Jeff M: I play a lot of first-person shooters, but I'm not devoted enough to a particular series to compete with its best players. By the time I get around to playing the newest Battlefield or Call of Duty, most hardcore fans have already maxed out their ranks and unlocked the best perks and weapons. Battleborn's leveling system offers an appealing alternative; everyone starts on an even playing field since levels reset after each match. This also means that you level up much more rapidly than in most games, which I found extremely satisfying.
Each level gives you two upgrade options to choose between, which Gearbox says is to speed up the leveling process. I still found myself spending an exorbitant amount of time mulling over my choices in the middle of battle, and eventually just started levelling up four or five times after I died and was waiting to respawn. I was impressed by the sense of progression; I always felt much more powerful by the end of a match, and I'm eager to see what alternate builds of the same characters would play like. It seems like the leveling system will encourage that kind of experimentation, at least until players find builds they really like.
Tim: Battleborn's Helix leveling system is a clever way to let players gain new skills on the fly during battle. Holding up on the d-pad and pulling the left or right trigger unlocks a new ability then lets you get back into the fray immediately. The Helix is organized for speedy use, too, so I generally knew which side a more defensive or offensive ability might be. I also like how much my chosen leveling path changed how I play. When I was playing the lumbering, Gatling-gun wielding Montana, I could've invested freeze rounds and slowing the overheating of the gun. Instead, I went with flame rounds that do burn damage at the cost of faster gun malfunctions. As a result, I would often burst on to the scene and finish off an enemy with incendiary rounds, then disappear as fast as the hulking man could run.
Ben H: While choosing your skill with each level was relatively quick, I grew to accept that the best time to read through augmentation descriptions was while respawning. Fortunately (or unfortunately), I had a lot of time to read through my options. The skills for Miko were options for things like a faster rate of fire or the ability to gain movement speed while your health was being drained. Oscar Mike could acquire a scope for his rifle or a red dot sight. The menu takes the shape of a double helix and I'm sure you can fly through it and hit the left or right trigger fairly easily once you have the options memorized. Gearbox also mentioned the ability to customize your Helix tree of skills by progressing and unlocking things over time, which sounds intriguing.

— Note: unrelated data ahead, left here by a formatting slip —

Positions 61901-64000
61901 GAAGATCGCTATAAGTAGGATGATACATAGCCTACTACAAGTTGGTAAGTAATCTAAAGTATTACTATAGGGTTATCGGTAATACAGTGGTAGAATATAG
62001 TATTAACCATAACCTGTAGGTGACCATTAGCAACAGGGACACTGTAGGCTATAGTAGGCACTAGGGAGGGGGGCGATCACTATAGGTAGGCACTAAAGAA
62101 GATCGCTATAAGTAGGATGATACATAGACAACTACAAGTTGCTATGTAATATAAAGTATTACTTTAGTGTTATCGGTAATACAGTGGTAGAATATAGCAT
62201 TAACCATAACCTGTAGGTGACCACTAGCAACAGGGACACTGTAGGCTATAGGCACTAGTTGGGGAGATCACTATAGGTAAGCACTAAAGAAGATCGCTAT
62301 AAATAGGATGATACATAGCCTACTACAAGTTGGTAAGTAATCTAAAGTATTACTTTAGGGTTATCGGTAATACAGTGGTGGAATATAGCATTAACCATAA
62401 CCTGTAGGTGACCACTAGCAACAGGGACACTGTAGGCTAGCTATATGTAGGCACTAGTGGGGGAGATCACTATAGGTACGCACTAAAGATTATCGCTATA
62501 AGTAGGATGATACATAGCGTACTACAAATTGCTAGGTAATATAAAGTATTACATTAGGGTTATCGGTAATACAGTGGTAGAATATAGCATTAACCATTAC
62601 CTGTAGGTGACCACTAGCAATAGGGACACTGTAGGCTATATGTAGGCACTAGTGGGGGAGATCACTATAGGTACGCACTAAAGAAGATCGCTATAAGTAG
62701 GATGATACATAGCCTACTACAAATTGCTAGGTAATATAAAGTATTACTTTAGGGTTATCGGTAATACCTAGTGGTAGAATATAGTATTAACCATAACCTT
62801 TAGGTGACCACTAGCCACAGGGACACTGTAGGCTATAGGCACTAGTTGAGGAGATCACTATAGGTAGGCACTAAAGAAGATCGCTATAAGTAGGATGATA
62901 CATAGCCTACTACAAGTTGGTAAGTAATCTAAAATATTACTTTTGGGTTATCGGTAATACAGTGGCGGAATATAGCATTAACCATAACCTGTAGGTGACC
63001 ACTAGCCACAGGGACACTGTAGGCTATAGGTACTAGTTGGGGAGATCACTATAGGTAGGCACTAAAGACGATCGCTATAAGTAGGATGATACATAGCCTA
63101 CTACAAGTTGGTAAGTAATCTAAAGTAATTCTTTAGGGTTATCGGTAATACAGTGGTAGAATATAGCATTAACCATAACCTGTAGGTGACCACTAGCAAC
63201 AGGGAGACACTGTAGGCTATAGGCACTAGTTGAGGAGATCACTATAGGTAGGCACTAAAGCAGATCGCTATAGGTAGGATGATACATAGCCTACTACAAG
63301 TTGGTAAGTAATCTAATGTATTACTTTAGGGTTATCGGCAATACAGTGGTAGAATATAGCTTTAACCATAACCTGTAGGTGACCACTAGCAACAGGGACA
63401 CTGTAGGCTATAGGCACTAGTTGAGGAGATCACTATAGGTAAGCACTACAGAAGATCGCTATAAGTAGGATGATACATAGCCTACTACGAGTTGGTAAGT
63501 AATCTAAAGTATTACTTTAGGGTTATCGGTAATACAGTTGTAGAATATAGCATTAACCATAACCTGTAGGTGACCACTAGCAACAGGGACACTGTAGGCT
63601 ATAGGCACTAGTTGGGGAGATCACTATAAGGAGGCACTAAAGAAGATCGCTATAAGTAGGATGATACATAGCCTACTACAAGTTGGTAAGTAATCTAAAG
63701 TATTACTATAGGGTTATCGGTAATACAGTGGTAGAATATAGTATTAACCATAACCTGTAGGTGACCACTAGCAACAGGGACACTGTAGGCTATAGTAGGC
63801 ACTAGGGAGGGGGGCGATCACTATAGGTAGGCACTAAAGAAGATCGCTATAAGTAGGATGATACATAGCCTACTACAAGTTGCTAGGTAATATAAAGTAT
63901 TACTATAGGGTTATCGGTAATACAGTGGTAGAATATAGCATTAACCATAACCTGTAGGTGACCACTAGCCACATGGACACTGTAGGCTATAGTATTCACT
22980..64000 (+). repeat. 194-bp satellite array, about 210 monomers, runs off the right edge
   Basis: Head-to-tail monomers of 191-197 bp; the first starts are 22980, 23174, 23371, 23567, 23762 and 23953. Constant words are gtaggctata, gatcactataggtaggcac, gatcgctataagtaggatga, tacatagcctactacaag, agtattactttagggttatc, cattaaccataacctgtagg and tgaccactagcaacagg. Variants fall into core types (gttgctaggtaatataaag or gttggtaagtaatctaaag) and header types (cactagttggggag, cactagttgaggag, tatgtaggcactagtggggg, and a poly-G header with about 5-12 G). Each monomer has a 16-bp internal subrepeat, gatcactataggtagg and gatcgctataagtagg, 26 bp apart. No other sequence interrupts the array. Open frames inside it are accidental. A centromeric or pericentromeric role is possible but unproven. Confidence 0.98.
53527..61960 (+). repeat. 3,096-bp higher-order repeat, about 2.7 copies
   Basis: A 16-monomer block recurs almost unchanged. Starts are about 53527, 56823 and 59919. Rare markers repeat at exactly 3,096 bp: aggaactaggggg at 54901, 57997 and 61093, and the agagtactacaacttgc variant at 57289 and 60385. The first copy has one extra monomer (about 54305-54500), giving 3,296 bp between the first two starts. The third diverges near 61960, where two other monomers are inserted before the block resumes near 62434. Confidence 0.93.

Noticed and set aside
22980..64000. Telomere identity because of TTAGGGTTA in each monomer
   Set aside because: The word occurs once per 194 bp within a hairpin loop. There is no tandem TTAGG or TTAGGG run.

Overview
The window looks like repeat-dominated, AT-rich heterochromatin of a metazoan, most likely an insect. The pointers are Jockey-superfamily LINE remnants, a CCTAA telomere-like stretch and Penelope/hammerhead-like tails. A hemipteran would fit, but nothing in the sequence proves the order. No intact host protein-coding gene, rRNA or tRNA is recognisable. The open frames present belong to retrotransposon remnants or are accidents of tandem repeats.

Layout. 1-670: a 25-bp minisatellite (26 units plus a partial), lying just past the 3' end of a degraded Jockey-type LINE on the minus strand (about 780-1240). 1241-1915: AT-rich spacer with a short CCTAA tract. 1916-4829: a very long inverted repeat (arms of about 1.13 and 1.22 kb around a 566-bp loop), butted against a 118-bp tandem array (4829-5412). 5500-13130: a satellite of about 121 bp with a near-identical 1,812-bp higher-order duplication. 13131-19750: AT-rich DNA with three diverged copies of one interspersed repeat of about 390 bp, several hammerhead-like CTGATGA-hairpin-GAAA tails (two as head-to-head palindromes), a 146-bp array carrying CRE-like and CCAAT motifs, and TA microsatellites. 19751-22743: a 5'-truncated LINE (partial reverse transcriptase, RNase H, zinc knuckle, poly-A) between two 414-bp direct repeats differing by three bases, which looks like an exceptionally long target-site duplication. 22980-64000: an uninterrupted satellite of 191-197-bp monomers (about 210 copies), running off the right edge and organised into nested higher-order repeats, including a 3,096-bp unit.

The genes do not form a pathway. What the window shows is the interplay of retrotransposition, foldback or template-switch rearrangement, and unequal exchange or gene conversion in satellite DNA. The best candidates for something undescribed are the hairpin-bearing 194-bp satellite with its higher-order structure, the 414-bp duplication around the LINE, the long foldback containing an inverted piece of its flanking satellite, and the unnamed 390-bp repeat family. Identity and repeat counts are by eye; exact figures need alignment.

Coming Up Next: We discuss what A.I.-controlled characters bring to the battlefield, and our lingering questions about the game...
How NPCs Affect Matches
Jeff M: Having a bunch of non-player characters on the battlefield gives Incursion matches an interesting twist and always ensures you have something to do during matches. I enjoyed being able to take out big groups of enemy minions when not hunting down (or more often being killed by) other human players. Even though they may seem superfluous, your little robot buddies actually make a big difference when fighting the opposing team's spider mechs, which are also A.I.-controlled. The spider mechs are super deadly and require a team effort to take down, but your robot minions can quickly deplete their shields. I usually gravitate towards co-op games, and Battleborn's PvE elements made me feel like I was much more useful to my team than most PvP games do.
Tim: I already mentioned how much I enjoyed slashing the little robotic minions, but the huge spider mechs present a far greater challenge. Individual players can be lone wolves during matches and succeed to some degree, but these huge, patrolling arachnids punish uncooperative teams with swift death. Destroying enemy minions allows your own robot helpers to blast the big spider bot with laser beams that drain its shields. Then it's time for the bulk of your team to gather around the vulnerable NPC gatekeeper and lay waste. I love the sense of camaraderie and accomplishment that comes with watching one of these huge pests finally explode.